This interview with UW bioethicist Alta Charo averts the eyes from the elephant. I am sure that, as a bioethicist, Professor Charo understands that science does not control the moral issues surrounding technological advances. One wishes that she would have managed to say that. When asked why Republicans are "afraid" of science (there's an insightful question!), she explains that science, because it relentlessly follows the data (itself a type of faith claim), may place pressure on certain aspects of religious belief. (Of course, it may bolster others.) While that is true , it doesn't seem to get us very far with the issues that roil the area of "science and religion" today.
Social conservatives don't "fear" science. They do assert that simply because things can be done does not mean that they ought to be. They assert what former Bush speechwriter Michael Gerson calls a transcendent basis for human equality is not undermined by scientific advances that allow new manipulatons of humans. Professor Charo need not share these beliefs, but she can't claim that science has much to say about them.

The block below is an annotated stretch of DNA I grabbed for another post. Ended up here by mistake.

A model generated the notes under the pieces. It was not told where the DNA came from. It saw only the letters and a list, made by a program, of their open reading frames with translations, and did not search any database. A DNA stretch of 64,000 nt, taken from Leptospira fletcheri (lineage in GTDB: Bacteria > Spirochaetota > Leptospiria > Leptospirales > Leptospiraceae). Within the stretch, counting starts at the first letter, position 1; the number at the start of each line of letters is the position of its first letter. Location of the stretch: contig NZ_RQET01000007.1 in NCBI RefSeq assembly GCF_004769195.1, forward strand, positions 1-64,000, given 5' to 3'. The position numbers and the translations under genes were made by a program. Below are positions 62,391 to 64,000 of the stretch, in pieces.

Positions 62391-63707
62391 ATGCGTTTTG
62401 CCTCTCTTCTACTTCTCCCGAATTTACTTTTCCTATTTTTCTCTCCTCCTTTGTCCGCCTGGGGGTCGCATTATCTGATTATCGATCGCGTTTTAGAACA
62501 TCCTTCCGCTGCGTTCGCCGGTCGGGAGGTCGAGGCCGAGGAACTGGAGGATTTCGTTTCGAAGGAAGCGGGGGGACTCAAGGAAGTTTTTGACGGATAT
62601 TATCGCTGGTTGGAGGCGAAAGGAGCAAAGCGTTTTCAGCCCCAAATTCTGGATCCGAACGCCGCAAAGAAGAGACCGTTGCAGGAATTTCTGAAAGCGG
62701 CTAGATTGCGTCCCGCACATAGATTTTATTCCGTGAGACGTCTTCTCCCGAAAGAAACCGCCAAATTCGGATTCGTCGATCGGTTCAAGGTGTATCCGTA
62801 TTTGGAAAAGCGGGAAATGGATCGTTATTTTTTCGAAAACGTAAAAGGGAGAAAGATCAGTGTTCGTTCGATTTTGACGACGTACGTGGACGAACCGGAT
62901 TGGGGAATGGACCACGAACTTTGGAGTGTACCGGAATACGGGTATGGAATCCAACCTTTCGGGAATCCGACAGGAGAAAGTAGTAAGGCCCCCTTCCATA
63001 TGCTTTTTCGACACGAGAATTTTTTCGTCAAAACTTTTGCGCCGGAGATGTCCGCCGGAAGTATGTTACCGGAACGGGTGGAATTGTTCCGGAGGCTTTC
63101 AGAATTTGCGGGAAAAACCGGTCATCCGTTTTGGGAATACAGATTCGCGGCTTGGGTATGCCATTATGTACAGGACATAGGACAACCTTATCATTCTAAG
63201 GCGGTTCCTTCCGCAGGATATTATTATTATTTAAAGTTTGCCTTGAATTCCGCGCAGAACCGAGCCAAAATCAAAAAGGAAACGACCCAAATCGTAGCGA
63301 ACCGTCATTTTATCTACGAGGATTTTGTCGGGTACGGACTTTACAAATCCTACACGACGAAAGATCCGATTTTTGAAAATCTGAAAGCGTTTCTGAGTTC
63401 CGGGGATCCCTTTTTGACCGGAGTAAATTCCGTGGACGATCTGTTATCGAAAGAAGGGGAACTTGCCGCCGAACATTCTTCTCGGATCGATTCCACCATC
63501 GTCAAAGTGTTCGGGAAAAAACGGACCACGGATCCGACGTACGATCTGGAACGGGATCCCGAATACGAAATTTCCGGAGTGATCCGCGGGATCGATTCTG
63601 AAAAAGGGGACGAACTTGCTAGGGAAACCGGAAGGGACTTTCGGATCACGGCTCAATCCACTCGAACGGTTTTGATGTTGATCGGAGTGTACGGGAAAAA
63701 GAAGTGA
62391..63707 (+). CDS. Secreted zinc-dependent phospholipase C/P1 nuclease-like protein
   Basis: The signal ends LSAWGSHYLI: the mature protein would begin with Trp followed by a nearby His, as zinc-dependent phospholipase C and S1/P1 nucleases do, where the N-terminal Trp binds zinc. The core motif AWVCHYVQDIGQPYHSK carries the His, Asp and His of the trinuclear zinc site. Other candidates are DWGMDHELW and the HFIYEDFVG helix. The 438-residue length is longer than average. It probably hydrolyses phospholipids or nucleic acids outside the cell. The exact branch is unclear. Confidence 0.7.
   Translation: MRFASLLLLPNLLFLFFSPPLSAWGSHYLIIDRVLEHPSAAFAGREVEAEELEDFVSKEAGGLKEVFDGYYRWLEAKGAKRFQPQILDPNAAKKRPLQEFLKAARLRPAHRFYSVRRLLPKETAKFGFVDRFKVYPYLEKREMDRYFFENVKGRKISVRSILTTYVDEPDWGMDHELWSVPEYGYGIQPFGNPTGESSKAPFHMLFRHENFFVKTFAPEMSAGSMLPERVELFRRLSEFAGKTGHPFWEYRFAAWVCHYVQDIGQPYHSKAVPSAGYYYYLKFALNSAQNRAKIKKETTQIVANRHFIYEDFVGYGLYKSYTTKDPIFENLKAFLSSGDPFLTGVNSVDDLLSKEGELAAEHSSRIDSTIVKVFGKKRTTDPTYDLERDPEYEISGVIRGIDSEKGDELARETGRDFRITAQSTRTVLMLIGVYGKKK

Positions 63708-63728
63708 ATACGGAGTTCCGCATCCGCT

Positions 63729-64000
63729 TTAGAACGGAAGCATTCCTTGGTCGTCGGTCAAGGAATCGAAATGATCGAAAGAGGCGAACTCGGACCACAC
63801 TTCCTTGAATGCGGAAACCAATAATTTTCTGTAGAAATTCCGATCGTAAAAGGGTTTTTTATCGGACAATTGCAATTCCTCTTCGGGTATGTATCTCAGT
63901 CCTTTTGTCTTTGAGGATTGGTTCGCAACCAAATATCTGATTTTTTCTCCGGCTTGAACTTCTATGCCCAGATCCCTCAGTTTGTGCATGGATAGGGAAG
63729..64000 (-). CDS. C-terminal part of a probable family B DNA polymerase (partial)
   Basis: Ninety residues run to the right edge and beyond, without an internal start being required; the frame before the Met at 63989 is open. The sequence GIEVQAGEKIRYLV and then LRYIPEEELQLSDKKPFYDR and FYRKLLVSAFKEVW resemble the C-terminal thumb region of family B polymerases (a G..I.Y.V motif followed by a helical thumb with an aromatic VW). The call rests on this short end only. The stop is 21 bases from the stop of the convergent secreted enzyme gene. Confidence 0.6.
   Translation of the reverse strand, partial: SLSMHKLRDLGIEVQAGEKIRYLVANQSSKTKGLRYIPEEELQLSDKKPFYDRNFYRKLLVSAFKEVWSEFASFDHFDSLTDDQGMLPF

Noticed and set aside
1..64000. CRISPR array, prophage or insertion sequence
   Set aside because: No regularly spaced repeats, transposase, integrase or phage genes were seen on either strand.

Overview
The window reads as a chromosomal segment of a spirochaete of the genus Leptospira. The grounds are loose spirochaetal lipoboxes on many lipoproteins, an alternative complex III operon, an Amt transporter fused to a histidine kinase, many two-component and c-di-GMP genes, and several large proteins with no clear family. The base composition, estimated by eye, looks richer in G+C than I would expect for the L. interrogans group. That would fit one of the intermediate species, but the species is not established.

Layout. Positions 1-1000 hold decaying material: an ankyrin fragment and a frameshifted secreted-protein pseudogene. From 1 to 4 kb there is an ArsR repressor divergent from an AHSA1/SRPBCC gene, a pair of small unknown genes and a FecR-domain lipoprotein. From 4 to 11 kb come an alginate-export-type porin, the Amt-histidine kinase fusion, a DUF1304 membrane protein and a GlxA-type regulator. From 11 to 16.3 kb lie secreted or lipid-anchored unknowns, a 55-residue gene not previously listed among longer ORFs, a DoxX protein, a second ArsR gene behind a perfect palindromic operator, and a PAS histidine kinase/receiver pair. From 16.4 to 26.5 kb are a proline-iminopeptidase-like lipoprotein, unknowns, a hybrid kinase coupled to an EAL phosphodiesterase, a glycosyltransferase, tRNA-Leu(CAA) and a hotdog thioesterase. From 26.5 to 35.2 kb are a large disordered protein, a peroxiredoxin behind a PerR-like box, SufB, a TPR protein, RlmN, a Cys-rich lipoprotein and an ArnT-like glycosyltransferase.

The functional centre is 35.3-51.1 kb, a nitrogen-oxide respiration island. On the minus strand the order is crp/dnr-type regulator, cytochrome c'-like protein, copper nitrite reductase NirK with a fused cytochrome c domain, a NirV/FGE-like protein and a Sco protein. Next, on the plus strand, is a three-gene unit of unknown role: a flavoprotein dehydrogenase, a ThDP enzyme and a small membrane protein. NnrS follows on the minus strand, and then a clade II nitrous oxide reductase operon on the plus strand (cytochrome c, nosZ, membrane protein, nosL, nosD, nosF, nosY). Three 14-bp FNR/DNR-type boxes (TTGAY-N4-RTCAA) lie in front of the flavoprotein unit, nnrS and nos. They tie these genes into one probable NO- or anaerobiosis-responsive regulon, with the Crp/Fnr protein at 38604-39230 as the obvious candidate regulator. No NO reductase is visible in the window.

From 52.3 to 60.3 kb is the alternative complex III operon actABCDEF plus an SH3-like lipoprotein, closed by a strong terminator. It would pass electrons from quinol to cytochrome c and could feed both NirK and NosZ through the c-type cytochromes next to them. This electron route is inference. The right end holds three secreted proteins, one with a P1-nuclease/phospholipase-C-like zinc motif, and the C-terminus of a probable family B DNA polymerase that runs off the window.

Professor Charo says that she thinks it's a shame that the issue of embryo-destructive stem cell research has focused on the fact of the destruction rather than the purpose for the destruction because most of these embryos are the product of embryos discarded by IVF clinics. This argument from fait accompli has always struck me as a bit of a bait and switch. Here's a thought experiment: Would Professor Charo support a law restricting embryo-destructive research to those embryos that are discarded by IVF clinics? If she won't - or advocates of expanded embryo-destructive research would not, then don't these moral claims about destruction remain in play?